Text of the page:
• #99705
    Profile photo of Anonymous
    Anonymous
    Participant

    Maybe it’s the loo??? 🙂
    Looking at the cracks between the windows and running down below left window, it’s lucky they didn’t build a second floor. With the gap appearing between foundations and gravel, there’s definitely subsidence. Nevermind, the pergola will hold it all together and stop it falling over.

  • #99907
    Profile photo of Anonymous
    Anonymous
    Participant

    Although the windows look to be standard fit in that photo.

    I like round towers, and my fetish could well stem from a love of old castles.

    An Englishman’s home is his castle, right?

  • #99707
    Profile photo of Anonymous
    Anonymous
    Participant

    Although the windows look to be standard fit in that photo.

    I like round towers, and my fetish could well stem from a love of old castles.

    An Englishman’s home is his castle, right?

  • #99909
    Profile photo of angie
    angie
    Spectator

    ‘Invest in Bricks and Mortar’ is the old saying, but in Spain, it’s more like ‘Invest in Blockwork and Poor Render on Unstable Ground’.

    Talking about the run of the mill stuff here, not necessarily La Zagaleta etc 😉

  • #99709
    Profile photo of angie
    angie
    Spectator

    ‘Invest in Bricks and Mortar’ is the old saying, but in Spain, it’s more like ‘Invest in Blockwork and Poor Render on Unstable Ground’.

    Talking about the run of the mill stuff here, not necessarily La Zagaleta etc 😉

  • #99911
    Profile photo of katy
    katy
    Spectator

    The gap between the path and foundations is present in almost every villa I have seen. They don’t seem to have the “technique” to knit them together. I saw a villa being built close to where I lived (used to walk around with the dogs when the builders left), by the time it was almost finished there was a metre gap between the house and the base…the Spanish are experts at covering up 😆

    As for La Zagaleta, don’t believe they are any better built, just finished off well. I know someone who moved in 2 weeks before Xmas 2006, was throwing a big party, by the time Xmas arrived they had moved into a hotel! So many major faults they were out of it for 5 months…no-one ever seems to have a survey in Spain!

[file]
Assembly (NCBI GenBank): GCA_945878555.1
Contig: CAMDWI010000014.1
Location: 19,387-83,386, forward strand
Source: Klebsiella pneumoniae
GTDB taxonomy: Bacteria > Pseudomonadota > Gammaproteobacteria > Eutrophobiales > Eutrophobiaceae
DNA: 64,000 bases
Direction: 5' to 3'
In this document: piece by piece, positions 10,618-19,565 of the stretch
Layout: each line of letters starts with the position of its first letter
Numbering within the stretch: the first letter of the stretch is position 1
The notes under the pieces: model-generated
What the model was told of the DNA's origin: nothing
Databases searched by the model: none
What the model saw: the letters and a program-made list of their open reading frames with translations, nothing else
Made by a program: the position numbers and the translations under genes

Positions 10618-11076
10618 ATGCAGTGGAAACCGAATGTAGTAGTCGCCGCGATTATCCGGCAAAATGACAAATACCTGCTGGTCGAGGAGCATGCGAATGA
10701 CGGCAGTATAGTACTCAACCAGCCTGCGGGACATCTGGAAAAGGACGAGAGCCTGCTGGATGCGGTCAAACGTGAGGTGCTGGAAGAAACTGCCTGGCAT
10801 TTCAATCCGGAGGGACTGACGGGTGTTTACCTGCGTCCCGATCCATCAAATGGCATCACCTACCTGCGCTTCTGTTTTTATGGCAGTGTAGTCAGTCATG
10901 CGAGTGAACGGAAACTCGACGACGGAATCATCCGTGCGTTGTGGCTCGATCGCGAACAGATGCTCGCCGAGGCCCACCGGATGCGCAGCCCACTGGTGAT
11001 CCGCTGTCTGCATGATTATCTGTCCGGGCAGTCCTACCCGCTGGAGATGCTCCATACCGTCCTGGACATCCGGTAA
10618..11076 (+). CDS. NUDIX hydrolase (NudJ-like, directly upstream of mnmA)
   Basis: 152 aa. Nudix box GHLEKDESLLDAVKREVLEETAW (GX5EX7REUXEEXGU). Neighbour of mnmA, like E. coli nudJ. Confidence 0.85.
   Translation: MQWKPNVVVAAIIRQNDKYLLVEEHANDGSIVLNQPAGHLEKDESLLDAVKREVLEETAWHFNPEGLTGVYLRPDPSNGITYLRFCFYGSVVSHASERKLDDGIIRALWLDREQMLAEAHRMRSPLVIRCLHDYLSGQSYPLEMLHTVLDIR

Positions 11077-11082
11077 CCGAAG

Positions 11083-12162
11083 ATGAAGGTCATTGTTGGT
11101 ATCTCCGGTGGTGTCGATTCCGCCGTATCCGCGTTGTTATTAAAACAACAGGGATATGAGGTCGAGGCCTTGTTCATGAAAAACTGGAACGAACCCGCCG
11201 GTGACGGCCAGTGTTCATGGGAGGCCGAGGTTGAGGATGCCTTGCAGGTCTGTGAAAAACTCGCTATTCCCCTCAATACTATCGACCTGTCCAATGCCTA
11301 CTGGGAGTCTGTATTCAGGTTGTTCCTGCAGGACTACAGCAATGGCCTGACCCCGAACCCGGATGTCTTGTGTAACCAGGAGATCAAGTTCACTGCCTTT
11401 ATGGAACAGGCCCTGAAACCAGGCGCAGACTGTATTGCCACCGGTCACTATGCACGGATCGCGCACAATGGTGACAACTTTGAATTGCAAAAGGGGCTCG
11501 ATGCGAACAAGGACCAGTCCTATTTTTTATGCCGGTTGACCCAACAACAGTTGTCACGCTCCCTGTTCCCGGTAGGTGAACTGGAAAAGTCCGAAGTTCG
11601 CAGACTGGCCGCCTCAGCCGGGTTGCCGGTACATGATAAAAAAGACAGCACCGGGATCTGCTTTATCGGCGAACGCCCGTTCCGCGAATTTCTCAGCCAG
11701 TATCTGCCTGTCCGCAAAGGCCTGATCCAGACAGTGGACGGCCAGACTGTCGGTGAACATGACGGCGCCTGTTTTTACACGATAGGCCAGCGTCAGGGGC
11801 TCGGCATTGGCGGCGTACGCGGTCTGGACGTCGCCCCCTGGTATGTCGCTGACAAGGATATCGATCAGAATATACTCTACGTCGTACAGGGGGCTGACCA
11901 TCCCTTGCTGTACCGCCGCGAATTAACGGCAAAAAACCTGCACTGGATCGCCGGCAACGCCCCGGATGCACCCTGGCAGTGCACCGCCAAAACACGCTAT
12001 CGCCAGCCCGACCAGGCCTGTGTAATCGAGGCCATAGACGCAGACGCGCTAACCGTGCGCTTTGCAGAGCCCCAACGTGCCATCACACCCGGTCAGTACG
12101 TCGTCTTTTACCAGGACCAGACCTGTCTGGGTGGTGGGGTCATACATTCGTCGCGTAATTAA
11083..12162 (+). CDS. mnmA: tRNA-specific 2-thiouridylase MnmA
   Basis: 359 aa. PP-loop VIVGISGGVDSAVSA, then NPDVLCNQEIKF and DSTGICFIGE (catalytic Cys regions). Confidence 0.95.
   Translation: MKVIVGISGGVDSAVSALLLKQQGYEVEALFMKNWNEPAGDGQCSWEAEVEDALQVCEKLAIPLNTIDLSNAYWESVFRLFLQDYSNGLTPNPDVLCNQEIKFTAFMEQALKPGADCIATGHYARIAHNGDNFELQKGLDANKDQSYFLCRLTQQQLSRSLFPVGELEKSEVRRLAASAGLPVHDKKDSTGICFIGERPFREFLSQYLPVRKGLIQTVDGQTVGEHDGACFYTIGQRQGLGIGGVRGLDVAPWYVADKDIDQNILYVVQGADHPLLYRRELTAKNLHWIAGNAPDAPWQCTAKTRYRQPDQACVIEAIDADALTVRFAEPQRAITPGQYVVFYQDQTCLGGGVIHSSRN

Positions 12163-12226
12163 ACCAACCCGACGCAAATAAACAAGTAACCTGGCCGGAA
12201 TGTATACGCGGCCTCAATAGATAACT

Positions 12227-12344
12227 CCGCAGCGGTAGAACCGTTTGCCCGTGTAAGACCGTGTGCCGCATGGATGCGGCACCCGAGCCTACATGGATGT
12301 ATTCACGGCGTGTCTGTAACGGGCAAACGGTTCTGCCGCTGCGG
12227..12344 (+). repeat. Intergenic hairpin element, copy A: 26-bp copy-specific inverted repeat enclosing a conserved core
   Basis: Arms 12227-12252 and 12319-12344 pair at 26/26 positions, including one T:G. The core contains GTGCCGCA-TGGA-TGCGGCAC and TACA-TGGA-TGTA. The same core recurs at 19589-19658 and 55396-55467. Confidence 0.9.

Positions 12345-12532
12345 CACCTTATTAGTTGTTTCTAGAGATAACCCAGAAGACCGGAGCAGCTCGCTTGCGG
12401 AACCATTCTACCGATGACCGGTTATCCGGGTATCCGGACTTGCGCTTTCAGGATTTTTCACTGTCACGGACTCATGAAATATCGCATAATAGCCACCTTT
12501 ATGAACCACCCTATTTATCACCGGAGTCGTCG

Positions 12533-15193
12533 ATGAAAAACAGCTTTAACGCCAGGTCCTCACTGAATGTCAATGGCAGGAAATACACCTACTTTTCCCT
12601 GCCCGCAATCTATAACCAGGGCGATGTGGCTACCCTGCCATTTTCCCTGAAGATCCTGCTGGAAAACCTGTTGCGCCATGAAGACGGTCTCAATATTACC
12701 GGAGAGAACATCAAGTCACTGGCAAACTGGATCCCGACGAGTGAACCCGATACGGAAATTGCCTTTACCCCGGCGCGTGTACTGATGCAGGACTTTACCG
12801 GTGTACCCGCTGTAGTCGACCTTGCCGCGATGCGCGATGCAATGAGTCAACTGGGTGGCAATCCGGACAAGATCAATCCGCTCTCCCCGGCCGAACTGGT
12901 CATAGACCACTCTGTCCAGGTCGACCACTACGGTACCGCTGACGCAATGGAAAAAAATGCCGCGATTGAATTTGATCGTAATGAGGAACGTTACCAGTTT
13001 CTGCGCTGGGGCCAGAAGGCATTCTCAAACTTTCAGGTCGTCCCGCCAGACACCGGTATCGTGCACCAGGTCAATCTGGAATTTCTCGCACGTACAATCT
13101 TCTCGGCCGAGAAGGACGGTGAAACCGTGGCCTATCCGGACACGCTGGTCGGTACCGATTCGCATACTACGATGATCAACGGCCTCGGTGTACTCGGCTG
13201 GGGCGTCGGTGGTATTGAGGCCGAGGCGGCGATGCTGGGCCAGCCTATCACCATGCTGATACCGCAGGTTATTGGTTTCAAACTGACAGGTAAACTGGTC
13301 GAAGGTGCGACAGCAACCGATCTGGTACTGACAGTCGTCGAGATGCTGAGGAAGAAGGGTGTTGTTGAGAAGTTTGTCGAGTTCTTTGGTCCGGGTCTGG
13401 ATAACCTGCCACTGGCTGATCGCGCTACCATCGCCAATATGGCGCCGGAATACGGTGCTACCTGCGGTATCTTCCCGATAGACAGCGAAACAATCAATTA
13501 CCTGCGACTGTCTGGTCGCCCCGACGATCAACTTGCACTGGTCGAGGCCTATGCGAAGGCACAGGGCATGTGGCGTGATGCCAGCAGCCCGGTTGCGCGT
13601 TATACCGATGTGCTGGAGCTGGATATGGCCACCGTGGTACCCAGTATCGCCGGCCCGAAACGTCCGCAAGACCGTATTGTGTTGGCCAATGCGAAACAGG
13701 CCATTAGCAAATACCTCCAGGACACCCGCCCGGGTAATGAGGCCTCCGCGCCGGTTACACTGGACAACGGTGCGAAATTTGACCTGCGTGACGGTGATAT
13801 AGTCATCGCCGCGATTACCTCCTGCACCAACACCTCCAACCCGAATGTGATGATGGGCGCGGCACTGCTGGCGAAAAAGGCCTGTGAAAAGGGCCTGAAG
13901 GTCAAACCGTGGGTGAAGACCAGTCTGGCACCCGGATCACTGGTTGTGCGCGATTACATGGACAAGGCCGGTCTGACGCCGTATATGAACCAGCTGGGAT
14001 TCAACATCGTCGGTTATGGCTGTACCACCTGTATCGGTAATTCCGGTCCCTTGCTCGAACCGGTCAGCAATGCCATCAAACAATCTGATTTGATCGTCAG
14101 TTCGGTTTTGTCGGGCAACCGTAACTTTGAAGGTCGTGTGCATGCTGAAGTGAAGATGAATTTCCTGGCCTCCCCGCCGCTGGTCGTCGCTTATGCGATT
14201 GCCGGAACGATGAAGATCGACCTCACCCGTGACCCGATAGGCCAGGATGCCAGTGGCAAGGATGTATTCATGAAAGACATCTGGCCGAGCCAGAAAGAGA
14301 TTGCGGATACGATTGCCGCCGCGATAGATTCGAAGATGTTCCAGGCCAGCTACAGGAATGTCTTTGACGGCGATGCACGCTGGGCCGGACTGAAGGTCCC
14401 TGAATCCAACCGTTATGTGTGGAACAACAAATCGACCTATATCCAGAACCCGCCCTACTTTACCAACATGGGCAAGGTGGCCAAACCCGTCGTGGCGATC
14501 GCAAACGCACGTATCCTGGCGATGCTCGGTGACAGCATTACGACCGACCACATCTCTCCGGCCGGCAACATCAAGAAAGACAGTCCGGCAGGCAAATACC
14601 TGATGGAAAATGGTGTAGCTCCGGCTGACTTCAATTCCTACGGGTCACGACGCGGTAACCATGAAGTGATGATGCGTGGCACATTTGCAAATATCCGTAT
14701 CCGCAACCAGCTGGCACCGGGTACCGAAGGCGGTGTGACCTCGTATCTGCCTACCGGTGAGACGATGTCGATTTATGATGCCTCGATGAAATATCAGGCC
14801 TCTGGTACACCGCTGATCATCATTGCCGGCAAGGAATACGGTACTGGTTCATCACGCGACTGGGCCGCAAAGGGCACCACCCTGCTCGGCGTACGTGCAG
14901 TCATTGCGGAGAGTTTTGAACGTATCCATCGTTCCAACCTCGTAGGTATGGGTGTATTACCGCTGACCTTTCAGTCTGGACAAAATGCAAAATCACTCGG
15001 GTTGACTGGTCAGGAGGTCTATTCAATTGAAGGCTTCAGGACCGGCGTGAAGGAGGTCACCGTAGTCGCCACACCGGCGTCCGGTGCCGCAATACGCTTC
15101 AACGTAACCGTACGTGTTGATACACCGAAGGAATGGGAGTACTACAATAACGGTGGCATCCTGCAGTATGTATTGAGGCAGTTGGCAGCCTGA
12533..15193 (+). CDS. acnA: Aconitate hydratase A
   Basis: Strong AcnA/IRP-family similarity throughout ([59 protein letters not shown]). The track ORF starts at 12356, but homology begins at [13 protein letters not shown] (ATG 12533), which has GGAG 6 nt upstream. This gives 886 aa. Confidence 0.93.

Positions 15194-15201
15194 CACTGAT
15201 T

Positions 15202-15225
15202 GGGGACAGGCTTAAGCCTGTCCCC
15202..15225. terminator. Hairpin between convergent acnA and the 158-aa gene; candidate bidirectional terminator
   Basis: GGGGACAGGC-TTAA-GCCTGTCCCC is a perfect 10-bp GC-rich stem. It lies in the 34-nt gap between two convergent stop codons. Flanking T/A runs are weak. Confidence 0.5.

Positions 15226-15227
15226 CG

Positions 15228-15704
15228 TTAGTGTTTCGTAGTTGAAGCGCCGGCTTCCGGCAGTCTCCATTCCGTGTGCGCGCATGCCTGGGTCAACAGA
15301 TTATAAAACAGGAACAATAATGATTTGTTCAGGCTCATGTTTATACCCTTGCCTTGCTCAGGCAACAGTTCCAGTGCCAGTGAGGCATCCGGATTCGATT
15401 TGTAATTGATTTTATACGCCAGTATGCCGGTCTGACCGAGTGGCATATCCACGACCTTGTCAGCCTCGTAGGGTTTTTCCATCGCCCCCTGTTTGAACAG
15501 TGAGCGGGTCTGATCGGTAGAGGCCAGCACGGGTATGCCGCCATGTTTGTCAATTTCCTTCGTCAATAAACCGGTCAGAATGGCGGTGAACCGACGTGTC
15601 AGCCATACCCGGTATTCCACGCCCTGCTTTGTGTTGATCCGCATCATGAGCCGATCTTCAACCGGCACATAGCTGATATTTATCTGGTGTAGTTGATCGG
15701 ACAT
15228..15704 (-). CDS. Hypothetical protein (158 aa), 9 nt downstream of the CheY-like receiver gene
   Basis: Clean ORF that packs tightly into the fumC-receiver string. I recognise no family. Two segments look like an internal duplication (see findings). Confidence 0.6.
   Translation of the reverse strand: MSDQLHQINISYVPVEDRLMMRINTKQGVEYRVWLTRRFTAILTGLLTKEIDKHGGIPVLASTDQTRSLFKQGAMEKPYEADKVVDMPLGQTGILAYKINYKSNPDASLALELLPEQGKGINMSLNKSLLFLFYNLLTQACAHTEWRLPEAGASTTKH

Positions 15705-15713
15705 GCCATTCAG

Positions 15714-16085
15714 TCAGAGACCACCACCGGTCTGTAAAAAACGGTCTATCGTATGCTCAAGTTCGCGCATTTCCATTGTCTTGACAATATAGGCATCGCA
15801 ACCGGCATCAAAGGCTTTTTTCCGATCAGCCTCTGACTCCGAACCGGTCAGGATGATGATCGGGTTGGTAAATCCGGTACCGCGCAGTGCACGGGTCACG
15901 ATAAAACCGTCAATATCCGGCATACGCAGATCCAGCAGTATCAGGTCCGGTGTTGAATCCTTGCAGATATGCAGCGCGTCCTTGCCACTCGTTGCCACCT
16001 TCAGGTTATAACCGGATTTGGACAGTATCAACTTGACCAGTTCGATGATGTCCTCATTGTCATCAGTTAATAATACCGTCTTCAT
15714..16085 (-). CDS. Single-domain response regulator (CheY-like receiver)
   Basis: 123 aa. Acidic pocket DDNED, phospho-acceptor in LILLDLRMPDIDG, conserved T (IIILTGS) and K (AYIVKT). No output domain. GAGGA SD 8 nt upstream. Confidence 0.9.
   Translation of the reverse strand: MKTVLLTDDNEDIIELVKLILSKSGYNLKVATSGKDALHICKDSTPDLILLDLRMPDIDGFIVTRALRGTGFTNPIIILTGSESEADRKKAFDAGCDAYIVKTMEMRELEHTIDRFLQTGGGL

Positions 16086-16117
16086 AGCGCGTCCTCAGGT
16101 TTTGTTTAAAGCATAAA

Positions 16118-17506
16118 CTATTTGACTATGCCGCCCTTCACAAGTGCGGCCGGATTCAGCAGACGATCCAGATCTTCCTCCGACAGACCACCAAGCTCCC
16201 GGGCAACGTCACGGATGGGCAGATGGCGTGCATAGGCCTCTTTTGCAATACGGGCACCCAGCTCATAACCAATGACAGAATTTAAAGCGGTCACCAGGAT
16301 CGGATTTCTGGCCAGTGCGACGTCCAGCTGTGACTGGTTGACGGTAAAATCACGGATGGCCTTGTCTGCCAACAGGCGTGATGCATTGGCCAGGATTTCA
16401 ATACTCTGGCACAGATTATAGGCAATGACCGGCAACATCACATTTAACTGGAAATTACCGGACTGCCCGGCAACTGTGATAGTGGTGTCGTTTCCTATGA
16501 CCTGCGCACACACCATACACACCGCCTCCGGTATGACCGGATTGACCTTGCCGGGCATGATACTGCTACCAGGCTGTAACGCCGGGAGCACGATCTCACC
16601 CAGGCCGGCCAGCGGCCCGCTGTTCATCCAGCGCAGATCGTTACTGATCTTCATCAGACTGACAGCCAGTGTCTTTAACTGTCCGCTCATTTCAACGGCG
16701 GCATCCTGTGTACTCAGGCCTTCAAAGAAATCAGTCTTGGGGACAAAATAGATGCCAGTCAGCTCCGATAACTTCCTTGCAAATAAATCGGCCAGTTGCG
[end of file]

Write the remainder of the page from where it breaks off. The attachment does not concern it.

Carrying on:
• #99711
    Profile photo of katy
    katy
    Spectator

    The gap between the path and foundations is present in almost every villa I have seen. They don’t seem to have the “technique” to knit them together. I saw a villa being built close to where I lived (used to walk around with the dogs when the builders left), by the time it was almost finished there was a metre gap between the house and the base…the Spanish are experts at covering up 😆

    As for La Zagaleta, don’t believe they are any better built, just finished off well. I know someone who moved in 2 weeks before Xmas 2006, was throwing a big party, by the time Xmas arrived they had moved into a hotel! So many major faults they were out of it for 5 months…no-one ever seems to have a survey in Spain!

  • #99920
    Profile photo of angie
    angie
    Spectator

    katy, that’s a surprise about la Zagaleta, you’d think at their prices, they would be perfect!

    One of the problems in Spain is, that they hardly ever put in correct drainage on hillsides before building, so when Winter rains come, lots of the sub-soil gets washed away from beneath villas and apartment blocks which then causes cracking and subsidence.

    They tried correct drainage at San Jorge near Alhaurin, but the developer went bust so now this potentially nice villa development looks like a dried up, unfinished bomb-site, trapping those few early buyers (buy now to reserve your plot spiel) with unsaleable property! 🙄

  • #99720
    Profile photo of angie
    angie
    Spectator

    katy, that’s a surprise about la Zagaleta, you’d think at their prices, they would be perfect!

    One of the problems in Spain is, that they hardly ever put in correct drainage on hillsides before building, so when Winter rains come, lots of the sub-soil gets washed away from beneath villas and apartment blocks which then causes cracking and subsidence.

    They tried correct drainage at San Jorge near Alhaurin, but the developer went bust so now this potentially nice villa development looks like a dried up, unfinished bomb-site, trapping those few early buyers (buy now to reserve your plot spiel) with unsaleable property! 🙄

You must be logged in to reply to this topic.